A little while ago a protocol which set out to investigate the claim that a lady could tell if someone had Parkinson's disease by their smell landed on my desk for approval.
Later on I saw a TV programme* about this lady who nagged her husband for about 5 years that he did not wash or clean his teeth properly and had body odour. When he was given a diagnosis of PD they attended a day centre where she found that other people attending also had the same smell. A visiting PD Specialist gave them a talk and she asked him about their smell. He did not know how to answer her but contacted her later to find out more, and they conducted a small experiment. Six healthy patients (controls) and 6 patients diagnosed with PD were asked to wear a white T-shirt and then she smelled the T-shirt (around the back of the collar and top of the back) to see which were the PD patients and which the controls. She correctly identified all 6 of the PD patients, and said one of the others also had the smell. This in itself is quite startling and when some time later one of the controls was diagnosed with PD, scientific interest was understandably piqued. The T-shirts were then analysed chemically and it was found that thousands of molecules made up this sebum; so they hypothesised that if the molecules that made up the PD smell could be isolated then potentially a simple skin test analysis could be developed into a diagnostic tool - evidence to warrant a larger control trial.
So where do I fit in? I have witnessed the effects of Alzheimer’s disease in my wider family. Both PD and AD have a devastating effect on the patient who disappears before your eyes and leaves a facsimile of the person they were and the family struggling to understand and cope. Community NHS services are over-stretched already so if I can be of any assistance in finding either a cause or a treatment that will stop these diseases or the burden on families and the NHS then count me in. Luckily I fitted the inclusion criteria as a healthy control to an age and gender matched PD participant.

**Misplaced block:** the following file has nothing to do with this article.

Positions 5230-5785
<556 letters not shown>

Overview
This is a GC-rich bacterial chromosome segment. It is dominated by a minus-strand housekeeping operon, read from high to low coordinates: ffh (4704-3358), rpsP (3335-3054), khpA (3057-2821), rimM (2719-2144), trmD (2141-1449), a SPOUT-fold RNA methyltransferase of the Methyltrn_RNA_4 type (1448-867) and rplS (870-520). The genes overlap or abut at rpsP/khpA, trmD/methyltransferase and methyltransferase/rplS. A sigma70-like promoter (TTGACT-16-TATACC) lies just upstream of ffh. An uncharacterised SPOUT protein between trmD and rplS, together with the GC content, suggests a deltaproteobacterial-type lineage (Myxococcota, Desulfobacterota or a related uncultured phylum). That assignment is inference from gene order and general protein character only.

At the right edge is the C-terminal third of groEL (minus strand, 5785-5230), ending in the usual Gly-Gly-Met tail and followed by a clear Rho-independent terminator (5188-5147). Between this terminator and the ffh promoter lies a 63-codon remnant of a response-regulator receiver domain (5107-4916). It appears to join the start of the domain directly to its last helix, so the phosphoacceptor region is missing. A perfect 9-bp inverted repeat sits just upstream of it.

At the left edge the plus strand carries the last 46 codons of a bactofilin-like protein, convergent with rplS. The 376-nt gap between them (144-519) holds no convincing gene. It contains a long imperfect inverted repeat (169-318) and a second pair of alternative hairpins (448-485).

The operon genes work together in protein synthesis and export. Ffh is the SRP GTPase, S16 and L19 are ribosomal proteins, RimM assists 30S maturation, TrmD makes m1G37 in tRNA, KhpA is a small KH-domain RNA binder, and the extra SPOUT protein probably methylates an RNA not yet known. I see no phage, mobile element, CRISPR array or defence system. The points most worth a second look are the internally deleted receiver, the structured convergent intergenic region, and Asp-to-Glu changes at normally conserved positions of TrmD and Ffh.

As a research study it is a good example of a simple idea in action. The test procedure involves having a piece of gauze stroked firmly over the skin of your upper back, or a piece of sellotape being put on the skin and then sharply removed or a small tube being pressed firmly into the skin so that a sample of the sebum (the oily surface of the skin) is taken.
Our Trust is taking part in the gauze swab procedure, which takes seconds, less time than having a blood test and is a lot less painful, with no attendant risk of infection or bruising. If the analysis is successful and reliable, having a swab test would save an awful lot of money, time, and stress for the family and patient.
Currently diagnosis cannot be made, or any therapeutic intervention prescribed until the patient actually has the disease. If there was a simple screening test, diagnosis and therapeutic intervention could be made much earlier which would improve quality of life for both patient and family. However, it cannot be validated as a diagnostic procedure unless the results can be shown to be statistically significant.
It is recognised that a Randomised Controlled Trial is the "gold standard" in terms of testing reliability. Where a group of people diagnosed with the disease or disorder is randomised to treatment A or B. Unfortunately an RCT is not appropriate in this case as the goal is to diagnose PD and our participants already have been diagnosed PD. Therefore the next best option is to match the PD patient for age and gender and I was given the opportunity to be aged/gender matched to a diagnosed participant.
The researcher sent me an information sheet which described why the study was necessary, and what I should expect when I took part. When we met for the appointment, he talked through the procedure to make sure I understood what was being asked of me, and I signed a consent sheet to confirm that I had read the information sheet and understood what he had explained. He then asked me a few simple questions about me; whether I had been diagnosed with PD and what medications I take, my height and weight, then rubbed 2 pieces of gauze across my upper back, one on the left side and one on the right and packed them up ready to send back to the Chief Investigator's research team for analysis.
That's it... ten minutes of my time which I hope very much will help to develop a simple, inexpensive test to diagnose Parkinson's disease. The next thing to do is to discover its cause and a drug therapy to cure it - or at least reliably control the symptoms....